For as long as science can tell, humanity has always liked to get high. Between naturally occurring endorphins which stimulate pleasure centers in the brain and substances found in nature (and now chemistry) which act upon those same pleasure centers, getting high is inextricably… Read the rest
With a nod to the opening paragraph of Charles Dickens’ 1859 novel “A Tale of Two Cities” I find myself contemplating the ways in which life has never been better and never been worse. It’s a matter of perspective, of course.
The 1978 film “The Dead Zone,” an adaptation of a Stephen King novel, stars a young Christopher Walken in the role of an accident victim who awakens from a year’s long coma with powers of clairvoyance. Physical contact with another… Read the rest
The defining youthful event of my generation was the war in Vietnam. For those of us who objected to that war, the horror of guns and bombs and pointless death became a cause celebré, a rallying point that captured the vitality of being eighteen and combined it with political activism and various forms… Read the rest
When I gaze up into the trees from my backyard I’m always struck by the ways they grow into and towards the light. A very large red-barked Eucalyptus over nine-stories tall in my neighbor’s yard dominates the sky from down below, its silver-colored leaves shimmering in the sunlight. In … Read the rest
My sister recently visited from New York, and was excited to see what an outlet for recreational marijuana looked like. Finding ourselves in San Francisco, we decided to drop in at Harvest, a pot shop on Geary Street near 11th Avenue.
To be honest, I’ve never set foot in a dispensary or recreational… Read the rest
I’m struck by how many people feel badly about themselves: thinking they’re failures for not “doing enough,” faulting themselves for not having accomplished anything, walking around feeling guilty. Feeling self-critical is not necessarily unhealthy, but like any … Read the rest
A modern, widely-held assumption is that human consciousness has evolved for the better. When we examine the past and find patterns of belief and behavior we call “primitive”, we feel self-satisfied and consider ourselves and our present culture as having progressed in comparison.… Read the rest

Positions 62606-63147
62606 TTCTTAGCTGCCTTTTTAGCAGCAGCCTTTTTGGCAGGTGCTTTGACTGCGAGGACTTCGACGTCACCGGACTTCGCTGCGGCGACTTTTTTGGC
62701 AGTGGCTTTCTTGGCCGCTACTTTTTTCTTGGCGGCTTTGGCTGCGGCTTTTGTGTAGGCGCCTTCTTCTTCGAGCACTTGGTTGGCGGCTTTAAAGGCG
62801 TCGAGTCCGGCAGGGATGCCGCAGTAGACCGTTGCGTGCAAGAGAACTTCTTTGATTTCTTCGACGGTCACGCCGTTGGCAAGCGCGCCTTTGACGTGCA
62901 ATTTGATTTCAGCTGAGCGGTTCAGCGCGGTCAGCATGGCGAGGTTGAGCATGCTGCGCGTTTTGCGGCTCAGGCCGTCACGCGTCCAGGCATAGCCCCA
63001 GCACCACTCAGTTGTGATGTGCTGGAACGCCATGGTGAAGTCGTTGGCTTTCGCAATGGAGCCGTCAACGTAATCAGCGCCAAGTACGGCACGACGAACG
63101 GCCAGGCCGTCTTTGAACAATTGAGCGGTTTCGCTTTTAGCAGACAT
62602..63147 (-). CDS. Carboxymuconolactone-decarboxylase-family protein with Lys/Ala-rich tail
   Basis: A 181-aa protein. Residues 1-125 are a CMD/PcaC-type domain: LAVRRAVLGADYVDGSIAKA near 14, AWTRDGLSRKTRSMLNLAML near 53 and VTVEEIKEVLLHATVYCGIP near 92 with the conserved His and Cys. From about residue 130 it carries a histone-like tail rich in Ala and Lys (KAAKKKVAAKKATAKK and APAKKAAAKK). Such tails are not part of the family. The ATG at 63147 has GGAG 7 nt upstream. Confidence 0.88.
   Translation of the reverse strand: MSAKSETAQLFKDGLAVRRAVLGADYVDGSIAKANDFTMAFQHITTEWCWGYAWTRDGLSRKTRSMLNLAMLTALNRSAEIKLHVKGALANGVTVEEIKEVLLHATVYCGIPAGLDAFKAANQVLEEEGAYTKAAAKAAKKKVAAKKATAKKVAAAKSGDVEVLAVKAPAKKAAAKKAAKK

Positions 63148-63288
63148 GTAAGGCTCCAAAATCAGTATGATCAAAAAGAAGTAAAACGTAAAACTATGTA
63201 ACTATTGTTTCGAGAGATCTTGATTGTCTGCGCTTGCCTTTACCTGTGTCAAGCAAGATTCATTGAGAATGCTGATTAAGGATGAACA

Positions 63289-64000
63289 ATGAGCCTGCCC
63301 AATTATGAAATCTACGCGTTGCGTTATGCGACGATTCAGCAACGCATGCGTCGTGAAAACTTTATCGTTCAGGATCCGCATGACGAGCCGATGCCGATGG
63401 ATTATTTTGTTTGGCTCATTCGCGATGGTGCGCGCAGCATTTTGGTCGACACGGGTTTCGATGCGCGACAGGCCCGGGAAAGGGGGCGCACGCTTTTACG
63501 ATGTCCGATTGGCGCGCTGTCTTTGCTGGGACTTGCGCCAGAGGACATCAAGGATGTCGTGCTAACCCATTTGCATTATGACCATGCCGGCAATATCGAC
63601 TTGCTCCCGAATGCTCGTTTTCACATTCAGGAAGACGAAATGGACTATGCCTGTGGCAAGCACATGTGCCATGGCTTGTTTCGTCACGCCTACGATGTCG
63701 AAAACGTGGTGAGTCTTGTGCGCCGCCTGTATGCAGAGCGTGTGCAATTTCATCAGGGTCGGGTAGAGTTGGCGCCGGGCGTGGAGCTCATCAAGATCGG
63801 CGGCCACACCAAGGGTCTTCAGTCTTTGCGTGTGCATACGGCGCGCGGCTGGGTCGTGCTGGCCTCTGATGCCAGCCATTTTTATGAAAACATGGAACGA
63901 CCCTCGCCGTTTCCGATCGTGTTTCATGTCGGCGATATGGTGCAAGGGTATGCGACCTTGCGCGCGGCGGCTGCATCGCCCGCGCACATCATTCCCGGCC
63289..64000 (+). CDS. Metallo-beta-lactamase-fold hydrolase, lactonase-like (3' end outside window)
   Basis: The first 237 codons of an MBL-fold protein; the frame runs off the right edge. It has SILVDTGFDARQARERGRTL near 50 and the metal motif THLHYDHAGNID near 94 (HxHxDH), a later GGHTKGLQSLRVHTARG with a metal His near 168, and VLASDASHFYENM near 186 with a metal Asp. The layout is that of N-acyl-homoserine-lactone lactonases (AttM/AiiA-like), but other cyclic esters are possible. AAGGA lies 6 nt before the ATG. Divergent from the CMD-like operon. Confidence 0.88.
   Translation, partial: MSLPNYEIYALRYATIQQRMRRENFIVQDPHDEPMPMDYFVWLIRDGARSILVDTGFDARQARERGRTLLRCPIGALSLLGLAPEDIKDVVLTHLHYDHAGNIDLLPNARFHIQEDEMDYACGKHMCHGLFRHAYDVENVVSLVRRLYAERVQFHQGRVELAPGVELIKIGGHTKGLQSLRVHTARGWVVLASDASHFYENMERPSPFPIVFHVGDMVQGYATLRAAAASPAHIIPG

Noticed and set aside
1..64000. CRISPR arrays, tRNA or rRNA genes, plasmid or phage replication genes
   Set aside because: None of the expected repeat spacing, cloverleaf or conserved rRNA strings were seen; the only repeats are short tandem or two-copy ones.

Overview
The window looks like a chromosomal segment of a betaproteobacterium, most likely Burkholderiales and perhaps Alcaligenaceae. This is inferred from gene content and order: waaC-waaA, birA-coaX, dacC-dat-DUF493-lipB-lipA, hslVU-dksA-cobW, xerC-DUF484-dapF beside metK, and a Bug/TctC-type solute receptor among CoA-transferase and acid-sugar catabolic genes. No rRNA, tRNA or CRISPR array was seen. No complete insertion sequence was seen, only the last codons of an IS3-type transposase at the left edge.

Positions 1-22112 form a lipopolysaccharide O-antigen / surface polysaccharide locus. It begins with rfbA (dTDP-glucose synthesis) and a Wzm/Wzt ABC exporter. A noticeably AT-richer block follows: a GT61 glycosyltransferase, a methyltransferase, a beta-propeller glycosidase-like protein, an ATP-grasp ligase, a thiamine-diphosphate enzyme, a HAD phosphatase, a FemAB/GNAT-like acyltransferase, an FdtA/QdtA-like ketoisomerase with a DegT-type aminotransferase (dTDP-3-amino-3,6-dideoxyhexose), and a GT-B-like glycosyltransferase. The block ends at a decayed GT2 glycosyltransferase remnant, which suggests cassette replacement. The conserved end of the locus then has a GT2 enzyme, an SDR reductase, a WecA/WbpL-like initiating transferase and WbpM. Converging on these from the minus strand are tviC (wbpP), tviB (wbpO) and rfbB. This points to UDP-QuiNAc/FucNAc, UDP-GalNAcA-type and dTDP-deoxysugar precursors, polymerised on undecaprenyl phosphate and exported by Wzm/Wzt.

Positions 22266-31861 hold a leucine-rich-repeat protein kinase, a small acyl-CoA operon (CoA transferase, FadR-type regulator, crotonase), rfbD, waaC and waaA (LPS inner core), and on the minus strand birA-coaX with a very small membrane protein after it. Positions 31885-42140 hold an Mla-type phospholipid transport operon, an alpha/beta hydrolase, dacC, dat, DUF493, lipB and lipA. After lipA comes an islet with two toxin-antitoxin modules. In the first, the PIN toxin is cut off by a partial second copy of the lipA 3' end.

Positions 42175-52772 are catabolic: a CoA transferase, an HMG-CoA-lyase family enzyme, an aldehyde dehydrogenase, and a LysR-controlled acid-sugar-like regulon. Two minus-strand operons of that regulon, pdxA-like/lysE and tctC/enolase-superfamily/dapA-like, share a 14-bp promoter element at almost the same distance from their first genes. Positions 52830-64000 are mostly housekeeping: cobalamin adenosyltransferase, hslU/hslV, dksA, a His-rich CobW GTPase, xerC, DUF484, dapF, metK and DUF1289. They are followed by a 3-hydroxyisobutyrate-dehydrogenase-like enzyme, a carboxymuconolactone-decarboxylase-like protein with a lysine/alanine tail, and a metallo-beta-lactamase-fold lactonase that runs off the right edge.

The 60s changed my life, or more correctly, the 60s changed my mind. I am a member of the “love generation”, that cohort of baby boomers who discovered that a sacred presence permeates all things, that words can never do it justice and that one of its manifestations is life.
For almost the entirety of human history governmental systems have not been democratic. Though we in America like to think of Ancient Greece as the birthplace of democracy well over 2,500 years ago, even that’s more fiction than fact; the Greek city-state of Athens, with its remarkable stable… Read the rest
“Many consider the elevation of Voice of America (VoA) to the status of the official domestic news organ of the United States as emblematic of when authoritarianism became fully established in America. Quietly, and without much notice, the Trump administration had been actively recruiting… Read the rest
What-Has-Been opposes Things-to-Come, while at the same time What-Has-Been creates Things-to-Come. Things-to-Come makes What-Has-Been obsolete, yet Things-to-Come mirrors What-Has-Been. The relationship between What-Has-Been… Read the rest
Women have been putting up with piggish men for a long time; do you recall the cartoon showing a helpless woman being dragged by the hair while a caveman says to his friend, “I love these pre-holiday sales!”? For a very long time, the meme of gender relations has been: man is the boss and woman… Read the rest
Speculation and conspiracy theories naturally flow from horrific massacres such as occurred in Las Vegas: Steven Paddock was trying to sell guns, was killed to make it look like a suicide; he was a hit man with a specific target among… Read the rest
Are we doomed to suffer? There seems to be widespread belief that suffering is the nature of human experience; (a) we are all born sinners afflicted with original sin; (b) we are bound within the circle of Samsara where our attachments breed suffering;… Read the rest
My wife and I moved to Sonoma in April of 1990 after purchasing a six-room bed and breakfast inn on West Spain Street. It was later in that year, in November, when we first encountered what we used to call “the slow season.” By December, reservations dramatically slowed down, and in January,… Read the rest
The color of Mars, the color of blood, the color of sunlight through a sky filled with smoke, red on the Cal Fire map means the land is burning. Buddhist paintings depicting wrathful deities often show the figures surrounded by red flames. Though deities like… Read the rest
For all the attempts to cast humanity in the brightest way possible — religious positivism, new-age soul-making, liberal visions of the evolution of virtue, and fairy-tales with happy endings — the dark side keeps casting a shadow across history. Is this simply, as some believe, the … Read the rest
Documenting our lives through photographs went mainstream with the introduction of Kodak’s “Brownie” camera, introduced in 1900 at the price of $1; the “snapshot” was born, and with it arrived a new sense of self.